Fannie Mae helped finance $28.8 billion for multifamily housing in 2013
The housing market saw a revival in 2013, as evidenced by a recent report. According to Fannie Mae, it provided $28.8 billion in financing for multifamily loans last year, with help from its Delegated Underwriting and Servicing (DUS) program.
"I am proud that Fannie Mae continued to serve the multifamily market in 2013 with $28.8 billion of new acquisitions," said Jeffery Hayward, senior vice president and head of the multifamily mortgage business at Fannie Mae. "The need for quality, affordable rental housing is greater today than it's ever been, and we will continue to do our part by providing liquidity, stability and affordability to the multifamily market and maintaining our credit standards. Over 85% of the multifamily units we financed in 2013 were affordable to families earning at or below the median income in their area."
The report also indicated that the financing was for 507,000 multifamily housing units, showing just how many Americans benefited from the wide array of mortgage options available. Fannie Mae credits the help to its DUS program, as it provided swift execution, delegated underwriting and servicing, competitive pricing and credit risk management.
Other signs of recovery. Aside from the clear availability of financing in 2013, the fact that mortgage delinquencies have declined for the last four years is another signal that the housing recovery is on strong footing, Black Knight Financial Services reported.
"In many ways, 2013 marked an abatement to crisis conditions in the U.S. mortgage market," said Herb Blecher, senior vice president of the data and analytics division at Black Knight Financial Services. "Delinquencies neared pre-crisis levels, foreclosure inventory declined 30% over the year, new problem loan rates improved in both judicial and non-judicial foreclosure states, and foreclosure starts ended the year at the lowest level since April 2007."
The report also showed that 2013 was the strongest year for home sales since 2007, as they were better through November alone than they were during the entire year in the three years before.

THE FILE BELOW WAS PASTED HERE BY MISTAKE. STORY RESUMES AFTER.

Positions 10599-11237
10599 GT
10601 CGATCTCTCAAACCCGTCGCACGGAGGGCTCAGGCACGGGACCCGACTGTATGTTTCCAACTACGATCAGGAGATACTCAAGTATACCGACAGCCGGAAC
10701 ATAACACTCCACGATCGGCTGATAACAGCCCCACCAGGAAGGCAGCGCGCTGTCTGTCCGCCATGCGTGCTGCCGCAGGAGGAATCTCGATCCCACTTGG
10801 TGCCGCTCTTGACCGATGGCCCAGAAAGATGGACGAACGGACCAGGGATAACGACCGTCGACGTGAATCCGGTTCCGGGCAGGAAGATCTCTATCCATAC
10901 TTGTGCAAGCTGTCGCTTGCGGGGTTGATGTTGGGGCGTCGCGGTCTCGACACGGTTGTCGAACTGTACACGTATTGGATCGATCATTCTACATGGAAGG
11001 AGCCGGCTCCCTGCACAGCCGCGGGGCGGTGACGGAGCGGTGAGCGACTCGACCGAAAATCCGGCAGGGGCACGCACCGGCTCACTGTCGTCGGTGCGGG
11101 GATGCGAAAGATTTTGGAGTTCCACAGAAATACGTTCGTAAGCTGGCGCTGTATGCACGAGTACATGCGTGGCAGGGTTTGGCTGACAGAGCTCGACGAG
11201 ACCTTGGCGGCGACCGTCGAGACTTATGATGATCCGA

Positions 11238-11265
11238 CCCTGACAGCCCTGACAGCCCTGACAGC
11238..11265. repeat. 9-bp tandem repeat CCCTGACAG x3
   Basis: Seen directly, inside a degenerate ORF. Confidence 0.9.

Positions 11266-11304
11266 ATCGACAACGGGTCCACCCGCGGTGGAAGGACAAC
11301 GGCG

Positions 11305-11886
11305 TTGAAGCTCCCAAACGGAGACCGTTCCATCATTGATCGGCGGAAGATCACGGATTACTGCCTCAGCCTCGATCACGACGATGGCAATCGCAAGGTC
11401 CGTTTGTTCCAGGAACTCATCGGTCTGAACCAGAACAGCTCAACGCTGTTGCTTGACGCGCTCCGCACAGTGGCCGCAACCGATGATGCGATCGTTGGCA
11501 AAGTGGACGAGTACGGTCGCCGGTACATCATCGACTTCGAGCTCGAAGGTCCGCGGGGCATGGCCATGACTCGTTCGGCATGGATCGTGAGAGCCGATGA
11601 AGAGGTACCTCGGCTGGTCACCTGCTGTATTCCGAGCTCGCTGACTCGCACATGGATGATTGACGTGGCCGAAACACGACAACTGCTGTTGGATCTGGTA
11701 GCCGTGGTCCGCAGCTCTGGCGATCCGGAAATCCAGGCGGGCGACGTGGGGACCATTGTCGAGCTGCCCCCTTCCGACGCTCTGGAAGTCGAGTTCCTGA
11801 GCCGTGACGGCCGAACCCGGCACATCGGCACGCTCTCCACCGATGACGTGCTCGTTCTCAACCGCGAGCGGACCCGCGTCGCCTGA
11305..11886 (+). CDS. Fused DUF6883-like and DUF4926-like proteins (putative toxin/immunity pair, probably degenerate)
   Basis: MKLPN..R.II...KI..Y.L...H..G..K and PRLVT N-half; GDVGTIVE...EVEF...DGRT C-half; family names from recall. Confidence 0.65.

Blecher accredits that decline in delinquencies to the rapid price appreciation seen last year. Home prices rose 8.5% in November compared to the year before, HousingWire reported. As these gains were common throughout 2013, more homeowners were able to watch their equity improve.
Those looking for an affordable housing loan can be confident the market will continue to show strong gains in the new year.
Academy Mortgage is one of the top independent purchase lenders in the country as ranked in the 2013 CoreLogic Marketrac Report. Visit www.academymortgage.com to find a loan, get a rate, or calculate your payment today.
Three Key Factors in Qualifying for a Home Loan
When a mortgage company makes a decision about a home loan application, the lender primarily considers three basic factors: (1) your ability to repay the loan; (2) your willingness to repay the loan; and (3) the collateral.
Ability to repay the mortgage is determined by verifying your current employment and analyzing your total income. Lenders prefer for you to have been employed at the same place for at least two years or to at least be in the same line of work for a few years. Your estimated monthly payment will be compared to your monthly income and debt.
Willingness to repay is influenced by how you have paid previous loans and by examining how the property will be used. Willingness can be gauged by your credit report and previous commitments to pay rent and/or utility bills.
Collateral is property that is pledged by a borrower to protect the interests of the lender.
It is important to remember that there are a set of rules each lender uses to assess these factors on each loan and determine if the lender will ultimately lend you money. These rules are called a Credit Policy. Each loan application is evaluated individually on a case-by-case basis. Many loan applications may come up short in one area, but make up for it with other strong points. These compensating factors may include: a large down payment, extensive educational background, or overall financial health. Securing mortgage insurance to protect a lender in the event you are unable to make your payments may also impact your qualifying for a home loan.
Contact your Academy Mortgage Loan Officer with any questions about qualifying for a home loan.
Choosing a Loan Program
There isn’t a single or simple answer to the question: “Which loan program should I choose?” The right type of mortgage for you depends on many different factors, including:
Your current financial picture.
How you expect your finances to change.
How long you intend to keep your house.
How comfortable you are with your mortgage payment changing.
For example, a 15-year fixed-rate mortgage can save you many thousands of dollars in interest payments over the life of the loan, but your monthly payments will be higher than with a 30-year fixed-rate mortgage. An adjustable-rate mortgage may get you started with a lower monthly payment than a fixed-rate mortgage, but your payments could greatly increase when the interest rate changes.
The best way to find the “right” answer is to discuss your current finances, your financial prospects, and your preferences frankly with an experienced mortgage professional, and make sure you analyze all of your options. Contact your Academy Mortgage Loan Officer today.